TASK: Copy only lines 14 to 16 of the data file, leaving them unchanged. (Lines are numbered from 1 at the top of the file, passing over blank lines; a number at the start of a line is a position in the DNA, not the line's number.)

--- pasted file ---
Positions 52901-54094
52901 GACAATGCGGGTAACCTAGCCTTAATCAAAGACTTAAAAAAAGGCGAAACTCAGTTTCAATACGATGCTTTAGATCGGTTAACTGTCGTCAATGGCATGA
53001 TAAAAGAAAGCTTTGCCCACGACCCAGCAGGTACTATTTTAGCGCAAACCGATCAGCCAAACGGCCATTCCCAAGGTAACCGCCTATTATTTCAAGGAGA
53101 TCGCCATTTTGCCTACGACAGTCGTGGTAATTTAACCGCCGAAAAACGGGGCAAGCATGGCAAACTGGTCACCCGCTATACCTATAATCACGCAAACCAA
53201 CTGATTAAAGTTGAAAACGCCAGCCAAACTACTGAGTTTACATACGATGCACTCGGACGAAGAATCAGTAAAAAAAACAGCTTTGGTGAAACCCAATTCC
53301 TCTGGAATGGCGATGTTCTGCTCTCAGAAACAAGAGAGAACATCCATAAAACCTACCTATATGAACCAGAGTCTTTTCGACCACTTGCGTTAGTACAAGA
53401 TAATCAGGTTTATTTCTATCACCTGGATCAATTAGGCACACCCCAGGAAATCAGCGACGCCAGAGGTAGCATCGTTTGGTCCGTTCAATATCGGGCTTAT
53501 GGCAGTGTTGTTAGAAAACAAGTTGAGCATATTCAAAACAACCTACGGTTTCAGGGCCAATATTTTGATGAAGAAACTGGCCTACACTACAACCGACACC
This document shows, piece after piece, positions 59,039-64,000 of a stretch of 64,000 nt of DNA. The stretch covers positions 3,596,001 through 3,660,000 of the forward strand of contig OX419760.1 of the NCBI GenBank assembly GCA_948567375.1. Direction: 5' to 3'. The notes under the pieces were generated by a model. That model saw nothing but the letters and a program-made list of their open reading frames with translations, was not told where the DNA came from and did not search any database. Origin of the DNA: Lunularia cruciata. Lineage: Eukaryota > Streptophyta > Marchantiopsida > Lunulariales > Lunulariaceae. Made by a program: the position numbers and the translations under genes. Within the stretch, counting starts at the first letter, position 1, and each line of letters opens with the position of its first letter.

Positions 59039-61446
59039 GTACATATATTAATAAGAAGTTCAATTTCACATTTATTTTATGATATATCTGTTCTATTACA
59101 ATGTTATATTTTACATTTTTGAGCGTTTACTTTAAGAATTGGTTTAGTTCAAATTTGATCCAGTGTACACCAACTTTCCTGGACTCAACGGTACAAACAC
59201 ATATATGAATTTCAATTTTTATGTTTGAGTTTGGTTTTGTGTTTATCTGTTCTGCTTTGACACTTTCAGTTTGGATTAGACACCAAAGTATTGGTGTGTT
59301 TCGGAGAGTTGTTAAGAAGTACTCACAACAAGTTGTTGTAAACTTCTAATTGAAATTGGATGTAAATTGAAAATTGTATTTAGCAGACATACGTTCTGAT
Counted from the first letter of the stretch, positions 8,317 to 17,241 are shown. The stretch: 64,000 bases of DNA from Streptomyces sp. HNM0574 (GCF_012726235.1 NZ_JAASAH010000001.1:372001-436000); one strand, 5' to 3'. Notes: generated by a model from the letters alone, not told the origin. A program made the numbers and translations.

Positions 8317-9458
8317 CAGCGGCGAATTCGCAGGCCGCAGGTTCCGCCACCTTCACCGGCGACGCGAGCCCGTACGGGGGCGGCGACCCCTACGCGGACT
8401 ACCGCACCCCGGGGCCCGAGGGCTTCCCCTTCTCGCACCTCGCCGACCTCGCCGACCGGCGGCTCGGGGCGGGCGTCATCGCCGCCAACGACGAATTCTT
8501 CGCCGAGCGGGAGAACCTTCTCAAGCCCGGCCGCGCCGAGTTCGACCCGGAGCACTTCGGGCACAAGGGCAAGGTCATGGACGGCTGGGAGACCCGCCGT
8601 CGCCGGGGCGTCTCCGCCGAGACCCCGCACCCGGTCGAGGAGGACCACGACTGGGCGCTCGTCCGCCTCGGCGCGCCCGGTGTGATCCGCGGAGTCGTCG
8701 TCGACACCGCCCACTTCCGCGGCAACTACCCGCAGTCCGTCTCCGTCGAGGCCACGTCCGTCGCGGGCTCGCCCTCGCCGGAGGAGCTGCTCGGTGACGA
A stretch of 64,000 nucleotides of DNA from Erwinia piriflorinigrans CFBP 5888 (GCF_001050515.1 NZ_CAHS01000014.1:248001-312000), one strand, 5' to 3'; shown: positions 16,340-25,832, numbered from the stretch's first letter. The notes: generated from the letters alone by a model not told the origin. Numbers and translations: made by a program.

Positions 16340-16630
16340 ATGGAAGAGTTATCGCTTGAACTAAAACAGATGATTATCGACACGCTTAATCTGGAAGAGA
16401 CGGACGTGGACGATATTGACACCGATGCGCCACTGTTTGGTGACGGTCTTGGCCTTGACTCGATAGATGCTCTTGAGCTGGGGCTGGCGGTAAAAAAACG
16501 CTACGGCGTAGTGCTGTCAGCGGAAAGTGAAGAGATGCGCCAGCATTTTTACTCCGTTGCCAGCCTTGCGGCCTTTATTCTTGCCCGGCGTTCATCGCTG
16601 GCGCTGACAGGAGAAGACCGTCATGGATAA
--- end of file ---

59301 TCGGAGAGTTGTTAAGAAGTACTCACAACAAGTTGTTGTAAACTTCTAATTGAAATTGGATGTAAATTGAAAATTGTATTTAGCAGACATACGTTCTGAT
Counted from the first letter of the stretch, positions 8,317 to 17,241 are shown. The stretch: 64,000 bases of DNA from Streptomyces sp. HNM0574 (GCF_012726235.1 NZ_JAASAH010000001.1:372001-436000); one strand, 5' to 3'. Notes: generated by a model from the letters alone, not told the origin. A program made the numbers and translations.

Positions 8317-9458